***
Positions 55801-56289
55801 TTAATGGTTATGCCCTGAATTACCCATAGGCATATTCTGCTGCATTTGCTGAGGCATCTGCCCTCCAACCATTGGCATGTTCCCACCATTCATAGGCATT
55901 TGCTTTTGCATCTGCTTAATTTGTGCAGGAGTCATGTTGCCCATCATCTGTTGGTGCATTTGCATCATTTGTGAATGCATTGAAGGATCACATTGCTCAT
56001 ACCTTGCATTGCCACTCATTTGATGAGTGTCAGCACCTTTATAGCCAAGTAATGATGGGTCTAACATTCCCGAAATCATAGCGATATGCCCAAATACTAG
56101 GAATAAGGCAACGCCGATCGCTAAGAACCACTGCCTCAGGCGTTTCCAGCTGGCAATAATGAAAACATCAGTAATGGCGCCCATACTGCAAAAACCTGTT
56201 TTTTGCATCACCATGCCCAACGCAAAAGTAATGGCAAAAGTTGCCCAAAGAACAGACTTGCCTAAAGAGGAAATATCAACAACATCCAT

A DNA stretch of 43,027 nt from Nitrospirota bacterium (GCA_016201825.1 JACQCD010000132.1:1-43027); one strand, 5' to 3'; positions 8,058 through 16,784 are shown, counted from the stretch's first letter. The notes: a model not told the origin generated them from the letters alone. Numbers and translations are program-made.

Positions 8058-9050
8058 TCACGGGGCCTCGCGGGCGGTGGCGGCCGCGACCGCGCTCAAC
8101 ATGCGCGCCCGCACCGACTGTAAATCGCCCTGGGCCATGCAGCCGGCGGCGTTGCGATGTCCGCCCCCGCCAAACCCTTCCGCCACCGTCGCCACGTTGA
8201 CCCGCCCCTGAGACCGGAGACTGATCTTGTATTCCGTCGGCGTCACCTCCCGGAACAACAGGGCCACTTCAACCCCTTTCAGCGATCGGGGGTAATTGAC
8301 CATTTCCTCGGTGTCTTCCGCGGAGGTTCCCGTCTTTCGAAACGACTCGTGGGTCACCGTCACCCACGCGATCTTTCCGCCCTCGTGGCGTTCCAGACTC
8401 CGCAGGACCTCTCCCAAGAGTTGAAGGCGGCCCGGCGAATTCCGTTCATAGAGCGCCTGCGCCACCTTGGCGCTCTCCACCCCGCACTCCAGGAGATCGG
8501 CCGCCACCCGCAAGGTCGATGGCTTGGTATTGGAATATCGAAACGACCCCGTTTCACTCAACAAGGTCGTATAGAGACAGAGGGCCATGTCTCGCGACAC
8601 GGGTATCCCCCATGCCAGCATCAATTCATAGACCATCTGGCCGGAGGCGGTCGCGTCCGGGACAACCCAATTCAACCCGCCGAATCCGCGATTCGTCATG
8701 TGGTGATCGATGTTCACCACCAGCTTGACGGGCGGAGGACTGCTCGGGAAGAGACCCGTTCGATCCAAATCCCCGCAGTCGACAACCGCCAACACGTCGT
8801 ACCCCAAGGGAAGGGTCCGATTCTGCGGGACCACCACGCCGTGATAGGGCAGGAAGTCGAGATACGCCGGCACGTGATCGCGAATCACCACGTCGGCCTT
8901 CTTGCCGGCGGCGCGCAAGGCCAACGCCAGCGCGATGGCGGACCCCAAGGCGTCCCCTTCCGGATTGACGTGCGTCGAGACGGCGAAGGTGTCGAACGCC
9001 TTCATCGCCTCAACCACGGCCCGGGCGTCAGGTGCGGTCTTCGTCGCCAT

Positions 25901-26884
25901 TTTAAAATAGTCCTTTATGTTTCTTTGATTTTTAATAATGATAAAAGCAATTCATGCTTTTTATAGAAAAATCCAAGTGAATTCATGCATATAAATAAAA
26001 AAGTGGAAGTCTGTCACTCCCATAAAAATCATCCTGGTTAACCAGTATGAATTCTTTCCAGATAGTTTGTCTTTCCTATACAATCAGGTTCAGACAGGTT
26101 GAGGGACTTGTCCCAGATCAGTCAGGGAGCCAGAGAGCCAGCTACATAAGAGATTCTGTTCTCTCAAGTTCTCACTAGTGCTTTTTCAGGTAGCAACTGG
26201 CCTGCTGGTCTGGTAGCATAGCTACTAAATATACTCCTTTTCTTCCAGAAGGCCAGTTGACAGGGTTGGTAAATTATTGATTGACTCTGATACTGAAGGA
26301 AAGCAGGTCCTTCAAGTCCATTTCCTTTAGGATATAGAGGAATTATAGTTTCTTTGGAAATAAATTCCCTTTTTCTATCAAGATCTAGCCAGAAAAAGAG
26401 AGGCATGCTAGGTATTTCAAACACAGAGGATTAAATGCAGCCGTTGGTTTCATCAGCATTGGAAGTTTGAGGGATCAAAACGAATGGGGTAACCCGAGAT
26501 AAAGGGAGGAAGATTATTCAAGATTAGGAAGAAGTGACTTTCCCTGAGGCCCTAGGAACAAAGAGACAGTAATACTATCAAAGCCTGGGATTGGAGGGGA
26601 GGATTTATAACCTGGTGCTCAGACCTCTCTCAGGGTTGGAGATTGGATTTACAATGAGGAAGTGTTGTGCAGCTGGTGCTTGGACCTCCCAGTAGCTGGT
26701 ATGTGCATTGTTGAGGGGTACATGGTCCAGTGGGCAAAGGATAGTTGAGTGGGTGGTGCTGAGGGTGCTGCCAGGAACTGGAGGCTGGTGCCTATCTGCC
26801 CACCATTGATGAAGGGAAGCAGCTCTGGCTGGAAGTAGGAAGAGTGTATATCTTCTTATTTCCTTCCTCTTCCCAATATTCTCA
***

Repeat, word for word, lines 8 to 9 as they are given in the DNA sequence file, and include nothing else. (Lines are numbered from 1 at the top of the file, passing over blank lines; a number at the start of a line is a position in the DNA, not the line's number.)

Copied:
Positions 8058-9050
8058 TCACGGGGCCTCGCGGGCGGTGGCGGCCGCGACCGCGCTCAAC